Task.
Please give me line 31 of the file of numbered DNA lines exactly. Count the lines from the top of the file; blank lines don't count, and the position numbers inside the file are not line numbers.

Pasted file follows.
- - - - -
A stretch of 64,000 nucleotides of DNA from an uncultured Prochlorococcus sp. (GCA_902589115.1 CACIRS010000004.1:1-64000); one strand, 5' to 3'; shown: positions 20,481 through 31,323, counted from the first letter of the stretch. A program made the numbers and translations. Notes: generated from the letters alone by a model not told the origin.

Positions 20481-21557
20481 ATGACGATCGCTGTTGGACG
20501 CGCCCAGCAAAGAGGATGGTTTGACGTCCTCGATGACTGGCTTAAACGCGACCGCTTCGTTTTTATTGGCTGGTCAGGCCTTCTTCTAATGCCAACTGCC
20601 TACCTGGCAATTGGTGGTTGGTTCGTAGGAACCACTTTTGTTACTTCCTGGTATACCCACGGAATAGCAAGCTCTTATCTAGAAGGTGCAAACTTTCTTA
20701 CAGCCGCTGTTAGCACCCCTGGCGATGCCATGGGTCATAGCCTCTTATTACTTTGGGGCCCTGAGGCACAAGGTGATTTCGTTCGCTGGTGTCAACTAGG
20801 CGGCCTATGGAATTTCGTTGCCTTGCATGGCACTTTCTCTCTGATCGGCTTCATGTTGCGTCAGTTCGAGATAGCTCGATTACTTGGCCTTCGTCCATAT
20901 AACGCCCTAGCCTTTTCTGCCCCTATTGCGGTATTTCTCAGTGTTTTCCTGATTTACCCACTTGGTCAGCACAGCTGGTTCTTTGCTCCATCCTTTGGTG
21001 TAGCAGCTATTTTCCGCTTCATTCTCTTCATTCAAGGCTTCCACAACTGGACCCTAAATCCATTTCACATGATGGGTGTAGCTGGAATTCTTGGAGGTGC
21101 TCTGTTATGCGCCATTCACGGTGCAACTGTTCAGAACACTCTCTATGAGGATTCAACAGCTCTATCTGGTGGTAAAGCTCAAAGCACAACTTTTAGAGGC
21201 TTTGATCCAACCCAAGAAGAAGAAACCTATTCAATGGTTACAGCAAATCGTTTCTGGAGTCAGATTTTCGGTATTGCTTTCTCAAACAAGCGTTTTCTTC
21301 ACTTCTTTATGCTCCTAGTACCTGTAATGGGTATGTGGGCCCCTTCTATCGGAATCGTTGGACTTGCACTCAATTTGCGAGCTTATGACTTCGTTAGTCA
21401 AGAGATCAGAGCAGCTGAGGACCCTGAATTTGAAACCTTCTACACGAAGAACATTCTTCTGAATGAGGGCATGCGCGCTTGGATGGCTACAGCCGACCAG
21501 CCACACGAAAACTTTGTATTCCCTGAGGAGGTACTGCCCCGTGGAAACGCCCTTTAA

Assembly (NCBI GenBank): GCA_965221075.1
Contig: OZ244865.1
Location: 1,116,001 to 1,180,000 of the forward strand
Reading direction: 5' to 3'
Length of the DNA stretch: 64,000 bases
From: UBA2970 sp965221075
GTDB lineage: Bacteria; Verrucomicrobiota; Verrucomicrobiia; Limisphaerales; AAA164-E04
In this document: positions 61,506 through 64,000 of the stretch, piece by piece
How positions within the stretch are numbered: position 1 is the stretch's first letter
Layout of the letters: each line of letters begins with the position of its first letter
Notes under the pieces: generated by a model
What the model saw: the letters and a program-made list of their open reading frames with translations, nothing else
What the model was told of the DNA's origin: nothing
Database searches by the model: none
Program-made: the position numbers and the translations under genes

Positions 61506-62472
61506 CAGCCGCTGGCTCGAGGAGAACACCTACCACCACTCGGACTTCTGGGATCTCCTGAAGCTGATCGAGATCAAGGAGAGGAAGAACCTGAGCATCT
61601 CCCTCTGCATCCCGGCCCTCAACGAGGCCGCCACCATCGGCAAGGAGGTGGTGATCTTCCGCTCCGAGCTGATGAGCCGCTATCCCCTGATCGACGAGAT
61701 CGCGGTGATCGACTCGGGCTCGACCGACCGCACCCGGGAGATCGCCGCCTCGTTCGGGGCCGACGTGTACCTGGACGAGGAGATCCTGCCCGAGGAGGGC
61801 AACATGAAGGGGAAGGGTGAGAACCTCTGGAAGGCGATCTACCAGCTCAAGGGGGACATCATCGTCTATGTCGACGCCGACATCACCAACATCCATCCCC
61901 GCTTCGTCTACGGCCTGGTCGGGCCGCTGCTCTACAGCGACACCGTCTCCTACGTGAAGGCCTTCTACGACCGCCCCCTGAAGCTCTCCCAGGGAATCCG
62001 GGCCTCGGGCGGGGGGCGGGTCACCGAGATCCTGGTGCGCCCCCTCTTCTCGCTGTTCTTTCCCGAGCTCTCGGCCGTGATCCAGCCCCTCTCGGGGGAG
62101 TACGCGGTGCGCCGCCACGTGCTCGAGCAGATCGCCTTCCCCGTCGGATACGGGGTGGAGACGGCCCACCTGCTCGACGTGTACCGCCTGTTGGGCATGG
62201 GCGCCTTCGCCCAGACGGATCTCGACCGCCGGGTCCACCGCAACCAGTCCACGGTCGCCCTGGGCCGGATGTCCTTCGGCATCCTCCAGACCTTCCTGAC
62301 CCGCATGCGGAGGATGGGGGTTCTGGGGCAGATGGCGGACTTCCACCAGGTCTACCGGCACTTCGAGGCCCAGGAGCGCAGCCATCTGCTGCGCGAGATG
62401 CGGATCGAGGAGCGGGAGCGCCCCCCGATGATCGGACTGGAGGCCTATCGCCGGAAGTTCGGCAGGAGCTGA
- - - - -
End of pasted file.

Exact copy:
61506 CAGCCGCTGGCTCGAGGAGAACACCTACCACCACTCGGACTTCTGGGATCTCCTGAAGCTGATCGAGATCAAGGAGAGGAAGAACCTGAGCATCT